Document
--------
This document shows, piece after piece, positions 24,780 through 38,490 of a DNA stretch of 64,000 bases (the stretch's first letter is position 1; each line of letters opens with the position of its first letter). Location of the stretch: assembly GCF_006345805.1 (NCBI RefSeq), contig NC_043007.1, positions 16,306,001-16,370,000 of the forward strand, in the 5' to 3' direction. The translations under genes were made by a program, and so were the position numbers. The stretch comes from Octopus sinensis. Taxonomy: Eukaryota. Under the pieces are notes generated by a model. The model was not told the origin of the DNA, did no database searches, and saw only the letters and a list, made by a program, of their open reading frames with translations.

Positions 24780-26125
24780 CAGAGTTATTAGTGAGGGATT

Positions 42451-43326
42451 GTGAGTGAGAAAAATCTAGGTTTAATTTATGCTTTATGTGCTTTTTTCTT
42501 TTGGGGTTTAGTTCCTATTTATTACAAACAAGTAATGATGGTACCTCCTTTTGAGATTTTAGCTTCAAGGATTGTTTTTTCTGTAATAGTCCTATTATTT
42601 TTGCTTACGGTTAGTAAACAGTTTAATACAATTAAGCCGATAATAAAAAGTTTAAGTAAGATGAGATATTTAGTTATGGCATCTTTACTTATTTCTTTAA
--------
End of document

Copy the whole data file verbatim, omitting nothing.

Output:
This document shows, piece after piece, positions 24,780 through 38,490 of a DNA stretch of 64,000 bases (the stretch's first letter is position 1; each line of letters opens with the position of its first letter). Location of the stretch: assembly GCF_006345805.1 (NCBI RefSeq), contig NC_043007.1, positions 16,306,001-16,370,000 of the forward strand, in the 5' to 3' direction. The translations under genes were made by a program, and so were the position numbers. The stretch comes from Octopus sinensis. Taxonomy: Eukaryota. Under the pieces are notes generated by a model. The model was not told the origin of the DNA, did no database searches, and saw only the letters and a list, made by a program, of their open reading frames with translations.

Positions 24780-26125
24780 CAGAGTTATTAGTGAGGGATT

Positions 42451-43326
42451 GTGAGTGAGAAAAATCTAGGTTTAATTTATGCTTTATGTGCTTTTTTCTT
42501 TTGGGGTTTAGTTCCTATTTATTACAAACAAGTAATGATGGTACCTCCTTTTGAGATTTTAGCTTCAAGGATTGTTTTTTCTGTAATAGTCCTATTATTT
42601 TTGCTTACGGTTAGTAAACAGTTTAATACAATTAAGCCGATAATAAAAAGTTTAAGTAAGATGAGATATTTAGTTATGGCATCTTTACTTATTTCTTTAA